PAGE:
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Dexheimer, Florence Chambers, 1866-1925 / Sketches of Wisconsin pioneer women
([1924?] )

Jennings, Nettie
Jane Jennings,   pp. 18-21 PDF (827.3 KB)


Page 18


-                JANE JENNINGS
-.            Author-Nettie Jennings
                       Monroe
 .................................   .........I...........I.......  .   ......
............
    Jane Jennings was the daughter of John and Ann
MacIntyre Jennings, and the third child of a family of
twelve children. They lived on a farm about two miles
from the village of Monroe, Wisconsin.
    Jane's mother often said "Jane was once a little girl
but never a child". She never romped and played as the
other children did.
    At the age of five Jane assumed responsibilities and
duties in caring for the children younger than herself,
she was her mother's constant helper. She was the leader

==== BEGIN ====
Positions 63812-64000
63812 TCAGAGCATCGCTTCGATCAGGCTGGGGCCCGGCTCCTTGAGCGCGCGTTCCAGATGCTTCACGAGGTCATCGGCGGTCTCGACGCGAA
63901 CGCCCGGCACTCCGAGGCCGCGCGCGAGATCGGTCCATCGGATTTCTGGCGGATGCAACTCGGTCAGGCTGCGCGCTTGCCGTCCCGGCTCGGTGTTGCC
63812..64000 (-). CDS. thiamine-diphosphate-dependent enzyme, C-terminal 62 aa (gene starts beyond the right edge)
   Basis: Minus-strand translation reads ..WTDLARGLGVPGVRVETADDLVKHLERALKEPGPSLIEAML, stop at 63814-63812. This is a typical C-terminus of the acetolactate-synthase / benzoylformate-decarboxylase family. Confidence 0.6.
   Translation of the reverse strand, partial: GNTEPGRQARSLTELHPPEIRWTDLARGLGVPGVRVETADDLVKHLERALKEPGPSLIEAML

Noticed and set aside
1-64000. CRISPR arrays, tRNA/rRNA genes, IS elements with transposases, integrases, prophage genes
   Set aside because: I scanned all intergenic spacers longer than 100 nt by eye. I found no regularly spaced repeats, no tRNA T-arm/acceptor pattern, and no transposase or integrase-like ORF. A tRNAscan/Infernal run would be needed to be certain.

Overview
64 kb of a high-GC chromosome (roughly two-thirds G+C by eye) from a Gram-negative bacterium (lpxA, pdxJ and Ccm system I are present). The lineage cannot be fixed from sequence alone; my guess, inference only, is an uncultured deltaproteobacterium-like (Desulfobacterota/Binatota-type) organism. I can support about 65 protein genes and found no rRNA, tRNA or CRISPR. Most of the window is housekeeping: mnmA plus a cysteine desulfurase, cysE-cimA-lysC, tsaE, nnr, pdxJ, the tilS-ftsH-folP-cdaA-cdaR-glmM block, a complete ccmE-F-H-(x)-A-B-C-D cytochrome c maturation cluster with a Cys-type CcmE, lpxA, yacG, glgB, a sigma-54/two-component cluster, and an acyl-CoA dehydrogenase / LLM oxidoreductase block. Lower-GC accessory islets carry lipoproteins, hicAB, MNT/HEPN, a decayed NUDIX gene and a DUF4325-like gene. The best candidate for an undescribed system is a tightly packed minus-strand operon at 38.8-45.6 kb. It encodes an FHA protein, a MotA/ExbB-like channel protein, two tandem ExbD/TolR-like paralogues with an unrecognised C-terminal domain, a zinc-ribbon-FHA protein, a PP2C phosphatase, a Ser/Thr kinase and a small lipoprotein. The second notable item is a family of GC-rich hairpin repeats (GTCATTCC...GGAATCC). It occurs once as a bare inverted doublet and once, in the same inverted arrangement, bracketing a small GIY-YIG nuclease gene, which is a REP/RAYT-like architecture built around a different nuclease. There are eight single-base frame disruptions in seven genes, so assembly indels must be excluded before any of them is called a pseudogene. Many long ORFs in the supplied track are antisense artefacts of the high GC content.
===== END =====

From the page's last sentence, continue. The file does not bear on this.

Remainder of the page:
of the family.
    At the age of sixteen she taught in country schools,
she was a great reader and constantly improving her-
self; she never read cheap literature, the best to be had
was her choice and in this way perfected her own English
which was faultless.
    Courage, charity and self-sacrifice were her greatest
characteristics with innate refinement that gave her re-
tiring nature a manner which appeared unresponsive and
cold. It was difficult to understand why her thoughts
were always for others and never for herself.
    In 1864 there were thousands of wounded and sick
soldiers lying in Armory Square hospital, Washington,
D. C., one of these soldiers was her brother, Dudley.
Jane made up her mind that her brother and other
wounded soldiers needed her help in nursing them, she
had had experience in nursing members of her family.
    Her preparations were few, she put her wearing ap-
parel in an old valise and started for Washington. It
meant something in those days to take such a trip and
especially by one who had not been a hundred miles from
home.
     She took sufficient lunch to last her to Washington,
                          18


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